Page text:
Teenage pregnancy and choice: Abortion or motherhood: influences on the decision

Sharon Tabberer, Christine Hall, Shirley Prendergast and Andrew Webster

Policies on preventing unwanted teenage pregnancy are currently high on the agenda.

But few studies have asked how, once a young woman finds herself unexpectedly pregnant, she decides whether or not to continue with the pregnancy. Looking in-depth at 41 young women in one community, this research finds that there is a key time when most young women decide whether to continue with or end their pregnancy.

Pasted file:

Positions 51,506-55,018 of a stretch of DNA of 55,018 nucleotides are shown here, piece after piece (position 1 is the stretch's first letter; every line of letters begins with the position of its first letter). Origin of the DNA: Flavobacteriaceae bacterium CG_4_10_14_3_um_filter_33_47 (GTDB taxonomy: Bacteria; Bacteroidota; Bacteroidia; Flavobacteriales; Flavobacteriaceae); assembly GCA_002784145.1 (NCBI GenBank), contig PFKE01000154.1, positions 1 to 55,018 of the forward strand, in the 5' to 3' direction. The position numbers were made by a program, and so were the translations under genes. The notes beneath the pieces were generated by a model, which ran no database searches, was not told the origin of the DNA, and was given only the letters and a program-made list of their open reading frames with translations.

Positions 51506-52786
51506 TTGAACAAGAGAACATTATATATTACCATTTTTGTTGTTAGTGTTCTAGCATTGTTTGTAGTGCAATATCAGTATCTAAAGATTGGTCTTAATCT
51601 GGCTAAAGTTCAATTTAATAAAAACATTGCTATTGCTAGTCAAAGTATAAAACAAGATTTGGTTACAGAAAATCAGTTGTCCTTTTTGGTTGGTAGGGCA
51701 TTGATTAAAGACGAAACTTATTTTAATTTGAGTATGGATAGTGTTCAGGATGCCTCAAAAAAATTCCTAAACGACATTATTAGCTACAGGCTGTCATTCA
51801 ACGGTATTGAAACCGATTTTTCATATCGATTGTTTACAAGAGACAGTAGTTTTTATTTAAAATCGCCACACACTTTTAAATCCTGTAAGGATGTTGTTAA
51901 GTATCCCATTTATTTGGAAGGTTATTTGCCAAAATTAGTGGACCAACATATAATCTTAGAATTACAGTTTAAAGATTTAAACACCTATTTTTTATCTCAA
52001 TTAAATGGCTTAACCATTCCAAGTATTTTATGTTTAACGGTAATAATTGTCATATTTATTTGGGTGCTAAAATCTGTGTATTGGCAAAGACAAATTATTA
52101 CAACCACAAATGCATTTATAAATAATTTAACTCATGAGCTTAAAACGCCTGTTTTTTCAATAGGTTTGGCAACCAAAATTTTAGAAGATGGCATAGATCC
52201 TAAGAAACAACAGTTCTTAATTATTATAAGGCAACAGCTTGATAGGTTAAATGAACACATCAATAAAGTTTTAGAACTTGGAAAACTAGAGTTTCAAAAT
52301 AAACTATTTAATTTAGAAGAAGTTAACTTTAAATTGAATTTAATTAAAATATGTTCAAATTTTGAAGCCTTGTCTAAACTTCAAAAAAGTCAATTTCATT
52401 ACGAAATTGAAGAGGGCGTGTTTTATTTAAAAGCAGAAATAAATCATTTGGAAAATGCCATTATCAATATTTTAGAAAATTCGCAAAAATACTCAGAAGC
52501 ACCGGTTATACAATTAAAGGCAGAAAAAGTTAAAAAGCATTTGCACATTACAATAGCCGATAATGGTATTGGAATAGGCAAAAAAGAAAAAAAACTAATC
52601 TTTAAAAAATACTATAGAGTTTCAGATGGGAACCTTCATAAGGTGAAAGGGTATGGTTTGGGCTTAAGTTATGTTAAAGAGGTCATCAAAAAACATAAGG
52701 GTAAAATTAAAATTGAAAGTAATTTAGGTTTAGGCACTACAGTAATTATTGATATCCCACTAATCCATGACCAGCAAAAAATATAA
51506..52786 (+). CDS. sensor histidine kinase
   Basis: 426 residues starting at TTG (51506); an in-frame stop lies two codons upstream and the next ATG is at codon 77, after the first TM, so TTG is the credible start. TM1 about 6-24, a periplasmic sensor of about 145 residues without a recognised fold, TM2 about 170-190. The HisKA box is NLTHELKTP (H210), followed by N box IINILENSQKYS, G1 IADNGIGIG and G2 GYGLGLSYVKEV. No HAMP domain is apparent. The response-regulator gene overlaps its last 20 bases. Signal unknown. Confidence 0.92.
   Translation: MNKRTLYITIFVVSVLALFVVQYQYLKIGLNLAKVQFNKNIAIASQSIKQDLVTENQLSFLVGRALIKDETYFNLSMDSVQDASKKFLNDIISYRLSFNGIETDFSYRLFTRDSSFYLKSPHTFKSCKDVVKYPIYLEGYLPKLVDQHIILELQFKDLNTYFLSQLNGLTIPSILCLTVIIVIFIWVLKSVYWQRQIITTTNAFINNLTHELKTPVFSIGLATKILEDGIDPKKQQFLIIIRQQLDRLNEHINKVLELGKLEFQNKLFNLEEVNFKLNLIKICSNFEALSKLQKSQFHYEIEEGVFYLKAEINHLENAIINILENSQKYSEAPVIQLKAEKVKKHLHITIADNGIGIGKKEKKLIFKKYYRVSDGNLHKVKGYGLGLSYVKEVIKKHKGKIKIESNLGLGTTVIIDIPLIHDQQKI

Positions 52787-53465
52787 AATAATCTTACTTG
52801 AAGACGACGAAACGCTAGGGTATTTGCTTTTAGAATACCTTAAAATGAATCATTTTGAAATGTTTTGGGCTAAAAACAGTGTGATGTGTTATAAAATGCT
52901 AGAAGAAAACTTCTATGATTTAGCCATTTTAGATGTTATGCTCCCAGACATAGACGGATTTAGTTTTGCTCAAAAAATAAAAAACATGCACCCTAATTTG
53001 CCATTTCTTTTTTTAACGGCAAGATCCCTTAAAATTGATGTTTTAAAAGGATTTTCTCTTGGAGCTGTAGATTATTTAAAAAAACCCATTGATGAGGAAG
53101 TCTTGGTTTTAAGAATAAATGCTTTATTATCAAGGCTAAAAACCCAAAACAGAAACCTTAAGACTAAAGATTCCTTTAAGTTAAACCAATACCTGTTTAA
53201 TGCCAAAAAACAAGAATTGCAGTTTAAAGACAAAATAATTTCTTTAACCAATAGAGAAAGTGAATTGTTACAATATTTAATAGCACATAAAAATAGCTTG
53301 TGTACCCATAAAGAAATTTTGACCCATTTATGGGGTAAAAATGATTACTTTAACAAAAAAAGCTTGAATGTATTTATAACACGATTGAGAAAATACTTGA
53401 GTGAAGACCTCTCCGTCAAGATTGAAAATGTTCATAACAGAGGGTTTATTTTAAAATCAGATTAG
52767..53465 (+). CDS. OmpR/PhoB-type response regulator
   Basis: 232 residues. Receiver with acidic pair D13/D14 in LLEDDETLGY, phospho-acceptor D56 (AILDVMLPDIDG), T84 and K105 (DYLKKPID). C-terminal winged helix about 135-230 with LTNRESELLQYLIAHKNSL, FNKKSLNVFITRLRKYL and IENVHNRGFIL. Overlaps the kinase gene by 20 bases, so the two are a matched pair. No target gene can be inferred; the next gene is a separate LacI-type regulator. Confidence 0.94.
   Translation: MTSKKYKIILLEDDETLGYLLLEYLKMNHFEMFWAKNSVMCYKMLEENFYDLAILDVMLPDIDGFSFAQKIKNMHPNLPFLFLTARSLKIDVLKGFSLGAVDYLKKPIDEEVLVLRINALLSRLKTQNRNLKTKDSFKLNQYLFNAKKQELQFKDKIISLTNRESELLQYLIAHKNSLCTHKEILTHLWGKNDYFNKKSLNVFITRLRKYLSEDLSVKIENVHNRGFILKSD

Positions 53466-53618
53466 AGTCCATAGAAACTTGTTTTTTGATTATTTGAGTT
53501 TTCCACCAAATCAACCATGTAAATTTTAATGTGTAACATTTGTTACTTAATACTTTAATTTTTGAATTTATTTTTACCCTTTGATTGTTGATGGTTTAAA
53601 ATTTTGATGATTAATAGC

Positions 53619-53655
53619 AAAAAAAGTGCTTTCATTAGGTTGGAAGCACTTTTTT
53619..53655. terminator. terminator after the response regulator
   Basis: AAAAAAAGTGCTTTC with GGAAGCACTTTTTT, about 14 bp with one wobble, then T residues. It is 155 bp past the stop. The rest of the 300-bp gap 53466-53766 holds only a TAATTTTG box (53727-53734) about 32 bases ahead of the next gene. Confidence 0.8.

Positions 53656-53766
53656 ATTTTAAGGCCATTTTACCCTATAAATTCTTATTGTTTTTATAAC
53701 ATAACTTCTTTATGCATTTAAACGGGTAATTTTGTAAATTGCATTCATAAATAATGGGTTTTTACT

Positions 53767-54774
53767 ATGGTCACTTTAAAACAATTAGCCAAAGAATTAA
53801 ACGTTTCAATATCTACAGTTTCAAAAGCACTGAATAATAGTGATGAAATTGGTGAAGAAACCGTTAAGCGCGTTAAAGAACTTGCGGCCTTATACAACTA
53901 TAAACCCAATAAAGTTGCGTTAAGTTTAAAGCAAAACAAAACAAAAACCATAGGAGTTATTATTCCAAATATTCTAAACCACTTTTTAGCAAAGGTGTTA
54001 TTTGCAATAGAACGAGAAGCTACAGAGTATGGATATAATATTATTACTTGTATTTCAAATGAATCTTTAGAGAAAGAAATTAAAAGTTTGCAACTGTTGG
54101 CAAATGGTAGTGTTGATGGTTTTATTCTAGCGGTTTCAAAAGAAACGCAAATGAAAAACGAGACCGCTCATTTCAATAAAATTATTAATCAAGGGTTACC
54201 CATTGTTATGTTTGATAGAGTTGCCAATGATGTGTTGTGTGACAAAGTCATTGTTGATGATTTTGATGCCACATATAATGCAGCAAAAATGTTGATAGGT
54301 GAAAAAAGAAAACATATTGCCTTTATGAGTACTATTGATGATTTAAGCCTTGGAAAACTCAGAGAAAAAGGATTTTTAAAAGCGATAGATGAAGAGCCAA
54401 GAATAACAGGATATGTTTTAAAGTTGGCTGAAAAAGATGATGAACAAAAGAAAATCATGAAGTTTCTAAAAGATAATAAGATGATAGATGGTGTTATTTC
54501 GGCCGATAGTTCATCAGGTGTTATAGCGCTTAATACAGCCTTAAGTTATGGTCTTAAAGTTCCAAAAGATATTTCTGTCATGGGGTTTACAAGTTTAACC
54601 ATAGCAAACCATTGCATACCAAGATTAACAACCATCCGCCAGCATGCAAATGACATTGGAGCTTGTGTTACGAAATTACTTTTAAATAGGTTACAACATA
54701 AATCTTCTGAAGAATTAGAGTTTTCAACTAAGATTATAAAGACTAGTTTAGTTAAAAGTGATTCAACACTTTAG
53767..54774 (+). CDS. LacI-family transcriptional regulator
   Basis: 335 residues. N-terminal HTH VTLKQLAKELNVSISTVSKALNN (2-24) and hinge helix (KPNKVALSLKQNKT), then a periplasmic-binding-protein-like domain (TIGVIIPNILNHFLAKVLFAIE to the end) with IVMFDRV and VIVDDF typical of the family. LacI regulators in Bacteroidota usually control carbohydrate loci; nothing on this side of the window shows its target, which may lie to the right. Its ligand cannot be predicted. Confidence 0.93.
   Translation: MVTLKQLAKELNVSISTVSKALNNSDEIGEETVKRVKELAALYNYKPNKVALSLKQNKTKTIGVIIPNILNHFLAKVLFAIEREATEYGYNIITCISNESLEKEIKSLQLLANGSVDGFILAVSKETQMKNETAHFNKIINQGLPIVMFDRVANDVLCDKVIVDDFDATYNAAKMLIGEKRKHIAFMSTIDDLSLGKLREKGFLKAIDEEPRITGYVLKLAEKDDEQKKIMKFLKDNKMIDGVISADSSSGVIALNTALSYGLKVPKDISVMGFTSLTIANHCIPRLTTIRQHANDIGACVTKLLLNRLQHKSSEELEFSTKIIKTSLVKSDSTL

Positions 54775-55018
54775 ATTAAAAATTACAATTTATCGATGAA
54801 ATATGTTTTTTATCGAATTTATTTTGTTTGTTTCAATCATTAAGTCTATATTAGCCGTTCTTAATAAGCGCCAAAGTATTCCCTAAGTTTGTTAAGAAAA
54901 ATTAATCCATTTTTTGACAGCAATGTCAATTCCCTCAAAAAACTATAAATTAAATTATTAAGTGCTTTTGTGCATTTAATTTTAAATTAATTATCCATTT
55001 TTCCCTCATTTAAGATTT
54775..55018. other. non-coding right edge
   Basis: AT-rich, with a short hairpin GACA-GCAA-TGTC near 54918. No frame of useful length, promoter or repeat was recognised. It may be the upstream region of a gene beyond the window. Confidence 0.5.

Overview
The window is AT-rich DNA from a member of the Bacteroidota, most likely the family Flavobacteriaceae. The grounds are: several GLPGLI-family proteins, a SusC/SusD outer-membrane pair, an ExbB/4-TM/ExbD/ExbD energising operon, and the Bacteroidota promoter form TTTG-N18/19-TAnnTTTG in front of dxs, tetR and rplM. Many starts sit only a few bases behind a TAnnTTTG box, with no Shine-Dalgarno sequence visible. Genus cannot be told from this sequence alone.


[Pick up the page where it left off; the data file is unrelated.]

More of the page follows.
During this time, they explore various options, often in difficult and confusing circumstances. A range of social, economic and cultural factors may influence their decision, but sources of impartial advice are rare. Contrary to some views, the research suggests that teenage parenthood might not represent a move into 'adulthood' away from the family but a re-integration within it.

The researchers conclude there is a gap in advice services during the early period of the pregnancy; counselling or advice during this time could help teenagers through the difficult decision-making process.

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